Last Updated on Wednesday, 23 August 2023, 14:31 by Denis Chabrol
The ExxonMobil-led consortium of Esso Exploration and Production Guyana Limited (EEPGL) had been granted one-year extensions of its three prospecting licences in the Stabroek, Canje and Kaieteur offshore oil blocks during the latter months of the David Granger-led administration because of the COVID-19 virus, according to letters released on Tuesday by the Ministry of Natural Resources.
The almost identical letters that were signed by Mr Granger on July 24, 2020 and dispatched to EEPGL President Alistair Routledge indicate that the licences for each block were extended as from March 11, 2020 t0 March 10, 2021 “are not counted in assessing elapsed time applicable.” That force majeure had also provided for a quarterly review from September 9, 2020 “to determine whether adjustments to this period are warranted.”
It is unclear whether those reviews had actually been conducted, but after the People’s Progressive Party Civic (PPPC) had been declared the winner of the March 2020 general and regional elections five months later in August, the new administration had moved quickly to reopen the country’s economic activities backed up large-scale availability of vaccines.
Eventually the COVID-19 measures were relaxed in March 2022 after, globally and locally fewer cases, including deaths, had been recorded since the first reported death in March, 2020.
Meanwhile, the Alliance For Change (AFC), which had been a part of the coalition-led government, said ExxonMobil’s exploration and production operations had not been affected by COVID-19. No mention was made of the infection of 14 workers aboard an ExxonMobil-hired drillship offshore Guyana in April, 2021.
AFC’s then Public Infrastructure Minister David Patterson recalled at that time that special government approvals had been given for charter flights to fly in and change-of-crews and the establishment of health sector workers at a number of hotels where a number of flats had been designated as isolation areas.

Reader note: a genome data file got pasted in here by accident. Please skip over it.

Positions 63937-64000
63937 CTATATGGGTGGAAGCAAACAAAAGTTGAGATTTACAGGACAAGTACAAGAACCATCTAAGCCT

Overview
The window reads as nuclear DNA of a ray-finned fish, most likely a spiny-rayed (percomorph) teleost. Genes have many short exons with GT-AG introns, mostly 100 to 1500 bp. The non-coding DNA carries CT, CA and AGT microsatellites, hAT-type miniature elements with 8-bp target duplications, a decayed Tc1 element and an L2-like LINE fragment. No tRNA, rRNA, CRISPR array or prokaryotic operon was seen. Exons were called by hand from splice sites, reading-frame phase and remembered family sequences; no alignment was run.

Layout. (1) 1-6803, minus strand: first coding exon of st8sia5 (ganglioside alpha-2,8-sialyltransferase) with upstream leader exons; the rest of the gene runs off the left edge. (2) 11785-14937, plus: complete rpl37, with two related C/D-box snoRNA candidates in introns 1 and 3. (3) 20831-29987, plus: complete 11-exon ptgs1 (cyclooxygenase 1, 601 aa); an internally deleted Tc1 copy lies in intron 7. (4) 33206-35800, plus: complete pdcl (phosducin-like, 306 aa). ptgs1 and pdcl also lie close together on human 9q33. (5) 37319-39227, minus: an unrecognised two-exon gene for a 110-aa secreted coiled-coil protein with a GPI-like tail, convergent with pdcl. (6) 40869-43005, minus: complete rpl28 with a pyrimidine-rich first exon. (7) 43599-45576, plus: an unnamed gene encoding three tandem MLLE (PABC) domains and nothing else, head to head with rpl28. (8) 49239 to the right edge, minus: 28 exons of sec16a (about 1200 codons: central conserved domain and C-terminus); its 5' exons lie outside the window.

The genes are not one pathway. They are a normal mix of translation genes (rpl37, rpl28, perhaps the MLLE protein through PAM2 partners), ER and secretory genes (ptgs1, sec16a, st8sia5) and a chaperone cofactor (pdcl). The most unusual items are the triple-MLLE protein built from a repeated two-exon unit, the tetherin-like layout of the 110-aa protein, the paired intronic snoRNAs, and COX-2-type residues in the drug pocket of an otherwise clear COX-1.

“To say that anything that the Government of Guyana during 2020, COVID time, at least the coalition government up to August 2020 did anything to hamper Exxon’s operations is a total untruth,” he said. Mr Patterson challenged the incumbent People’s Progressive Party Civic administration to prove whether relaxed COVID measures had impacted adversely on Guyana’s oil production. If they’re saying that the measures that they put in place post August 2020 hampered the oil production activities then theyu should come clean but as far as we are concerned, there is no reason whatsoever to grant them an extension because of COVID from anything done by the coalition administration,”he said.
Dr Vincent Adams, Head of the Environmental Protection Agency (EPA) during the coalition government, was equally confident that the American supermajor’s operations had not been affected by COVID. “Nothing stopped Exxon, their production was not impacted. It might have been impacted by other things such as flaring when we had to let them shut down their operations for flaring but COVID-19 had nothing to do with their impact,” he said. Dr Adams is also an executive member of the AFC.
EEPGL holds 45 percent, Hess 30 percent and CNOOC 25 percent in the Stabroek Block.